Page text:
Business Partnership as a Couple

We have discussed the ups and downs of business partnerships here and hopefully you have an insight into what makes for a successful business partnership. But have you considered a business partnership with your life partner?

Jo Ann and Bob Shirilla of Poland, OH have been married for 39 years, most of which they were working in two very different industries. Jo Ann, 62, ran and operated a gift shop while Bob, 64, spent 30 years in the information technology field.

Jo Ann knows what kind of flexibility working for yourself can provide, as her time in charge of the shop afforded her the chance to care for the couples’ two daughters. But when their children grew up and finished college, the two decided to retire. The rest was history.

Jo Ann closed her store but had plenty of leftover gift shop inventory so Bob used his tech-savvy to help her set up an e-commerce website. Bob tells Forbes he was “neither financially nor emotionally ready to fully retire,” and with their daughters out of college, they felt a financial risk was in the cards. So Keepsakes Etc. became an online personalized gift shop that fulfilled both of their desires to only semi-retire. Things were going so well the couple has even expanded to a second website and a much larger inventory. Their second website, Simply Bags, sells backpacks, totes and fashionable bags for everyone.

The couple’s success might have something to do with the complementary skills they’re able to offer to the business. Bob is in charge of business processes, internet marketing and technical difficulties while Jo Ann runs operations and merchandising. But since opposites don’t always attract, Jo Anna and Bob make sure to do their respective work in different locations to ease any potential tension.

While it might seem like the two are busy, they’re not so busy that they’re missing their retirement. The stores offer the Shirillas a much-appreciated flexibility in hours. They’re able to travel together all around the country reaping the full benefits of no longer having to punch a clock. They’re having such a great time that even though Jo Ann warns against the potential financial risks of going into business for yourself, she offers that her only regret is that “I wish we would have done this earlier.”

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If you’re a late-life entrepreneur seeking help with a new or existing business, Prime Strategies can offer the necessary guidance and expertise to help you reach your goals.

10 Common Mistakes Made When Handing Down the Family Business: Part 2

Last week we started discussing the top 10 most common mistakes business-owners make when initiating a handoff to the next generation. This week we continue with the second half of the list.

Family Business Success5.    Not considering the drama imposed when dividing the business for equal distribution among family

Feelings may or may not be hurt when you decide who will be best for the takeover of your company. There’s a reason there are so many warnings against mixing family with business. Last week we reminded you to be sure to fill the roles based on individual skill, not politics. So your oldest isn’t the best leader but he’s great with accounting. Put him in charge of the books but expect that he may not take that news so well.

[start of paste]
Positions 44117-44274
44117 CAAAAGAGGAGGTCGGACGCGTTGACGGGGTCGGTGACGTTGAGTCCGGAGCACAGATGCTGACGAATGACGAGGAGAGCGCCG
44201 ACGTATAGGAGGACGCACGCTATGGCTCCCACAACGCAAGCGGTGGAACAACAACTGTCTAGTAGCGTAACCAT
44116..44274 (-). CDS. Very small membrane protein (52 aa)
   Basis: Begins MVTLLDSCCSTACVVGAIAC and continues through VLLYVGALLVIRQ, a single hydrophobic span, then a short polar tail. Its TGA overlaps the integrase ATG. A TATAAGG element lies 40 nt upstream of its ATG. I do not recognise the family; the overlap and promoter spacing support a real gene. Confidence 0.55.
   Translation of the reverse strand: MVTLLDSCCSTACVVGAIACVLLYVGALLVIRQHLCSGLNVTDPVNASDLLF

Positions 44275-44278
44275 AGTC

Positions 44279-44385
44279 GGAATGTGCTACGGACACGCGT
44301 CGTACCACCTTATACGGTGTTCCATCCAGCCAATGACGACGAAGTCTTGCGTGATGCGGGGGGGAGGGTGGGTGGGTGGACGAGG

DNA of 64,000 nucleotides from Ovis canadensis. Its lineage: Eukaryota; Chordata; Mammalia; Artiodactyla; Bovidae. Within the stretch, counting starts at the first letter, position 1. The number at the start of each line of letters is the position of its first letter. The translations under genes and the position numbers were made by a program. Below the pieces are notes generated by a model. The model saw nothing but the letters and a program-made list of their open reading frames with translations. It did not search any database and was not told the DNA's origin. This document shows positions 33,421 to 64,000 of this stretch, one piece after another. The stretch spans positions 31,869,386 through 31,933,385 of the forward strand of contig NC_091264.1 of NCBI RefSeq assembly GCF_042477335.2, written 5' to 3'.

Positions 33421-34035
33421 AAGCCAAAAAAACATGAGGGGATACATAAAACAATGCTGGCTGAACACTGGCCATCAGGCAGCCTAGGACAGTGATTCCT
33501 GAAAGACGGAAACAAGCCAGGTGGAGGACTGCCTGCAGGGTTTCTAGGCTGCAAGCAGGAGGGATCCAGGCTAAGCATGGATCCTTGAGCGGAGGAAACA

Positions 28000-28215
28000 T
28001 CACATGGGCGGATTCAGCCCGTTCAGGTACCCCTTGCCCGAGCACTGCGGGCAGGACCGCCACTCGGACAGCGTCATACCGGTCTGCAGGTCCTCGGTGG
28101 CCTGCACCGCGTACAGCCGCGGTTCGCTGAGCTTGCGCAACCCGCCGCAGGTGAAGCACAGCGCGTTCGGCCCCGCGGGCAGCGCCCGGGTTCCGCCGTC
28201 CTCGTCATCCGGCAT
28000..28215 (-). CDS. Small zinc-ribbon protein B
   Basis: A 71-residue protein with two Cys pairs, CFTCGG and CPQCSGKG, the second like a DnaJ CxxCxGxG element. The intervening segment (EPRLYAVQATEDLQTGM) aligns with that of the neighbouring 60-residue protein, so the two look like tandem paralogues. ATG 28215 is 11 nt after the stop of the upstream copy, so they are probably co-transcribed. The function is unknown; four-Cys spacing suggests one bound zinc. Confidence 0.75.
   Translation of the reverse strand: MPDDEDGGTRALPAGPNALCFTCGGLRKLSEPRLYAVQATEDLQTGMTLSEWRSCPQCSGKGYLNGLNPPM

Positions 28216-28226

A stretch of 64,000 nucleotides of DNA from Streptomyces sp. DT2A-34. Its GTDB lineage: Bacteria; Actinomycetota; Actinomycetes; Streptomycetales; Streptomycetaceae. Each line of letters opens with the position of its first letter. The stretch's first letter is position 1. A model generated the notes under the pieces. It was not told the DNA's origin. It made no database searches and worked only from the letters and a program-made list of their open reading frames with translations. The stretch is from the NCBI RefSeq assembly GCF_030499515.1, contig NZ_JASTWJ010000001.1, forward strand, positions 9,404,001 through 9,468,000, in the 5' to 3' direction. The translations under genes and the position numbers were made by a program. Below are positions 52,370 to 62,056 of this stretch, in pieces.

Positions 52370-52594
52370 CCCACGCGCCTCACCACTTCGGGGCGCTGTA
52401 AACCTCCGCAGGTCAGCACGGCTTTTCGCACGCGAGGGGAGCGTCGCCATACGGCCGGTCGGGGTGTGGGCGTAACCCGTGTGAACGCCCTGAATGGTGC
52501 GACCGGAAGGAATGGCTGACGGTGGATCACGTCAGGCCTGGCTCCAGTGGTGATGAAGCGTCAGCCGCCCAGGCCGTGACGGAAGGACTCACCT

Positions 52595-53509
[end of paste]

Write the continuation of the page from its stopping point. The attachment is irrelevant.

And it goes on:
6.    Not working together

Once you choose your successor, they should be in on molding the future of the business as soon as possible. If you have to rework your business plan for a change in market, increase in sales or even just to accommodate a new manager, bring them in on it so you can work together. Not only will it will make the transition go more smoothly, it will give you the chance to pass on your well-earned wisdom.

7.    Not working out financial details

Will your family buy you out of the business? Will you stay on as a silent partner? Are you going to continue making decisions or leave them in charge completely? Do you have your legal papers and taxes in order for new ownership? These are very important things to get settled before anybody goes anywhere.

8.    Only considering family

You may want to keep your business in the family for the long-haul but consider the possibility of introducing someone with more experience. If your familial successor hasn’t been shadowing your day-to-day business functions for a long enough time, they could find themselves in over their head once the hand-off is made. If no one is truly ready for the responsibility, the business may not be around for the long-haul. If you bring in a professional manager to lead, the family can still run the lower-level functions, and your business not only stays afloat, it stays in the family.

9.    Not filling in your customers and vendors

Small businesses generally have great relationships with their customers and work closely with suppliers. If a big change is about to occur and your customers need to get used to working with someone new to fill their consumer needs they should know about it beforehand. This includes introducing your successor to them so they can begin to develop a relationship while you’re still around.

10. Not fully letting go

You built your business from the ground up – no one blames you for being attached. But if you’ve made the choice to move on and let the kids pick up the slack, you need to let them. There’s nothing more stressful on family or business when there’s leadership ambiguity, and with you sticking around hovering over your newly appointed manager, you will create stress and confusion. Mentally and emotionally prepare to walk away when the time comes.

Think you’re ready to start preparing your business for the next generation? Start now and remember these steps as you embark upon your new journey.


If you’re a late-life entrepreneur seeking support in business planning as you prepare for retirement, Prime Strategies can offer the necessary guidance and expertise to help you reach your goals.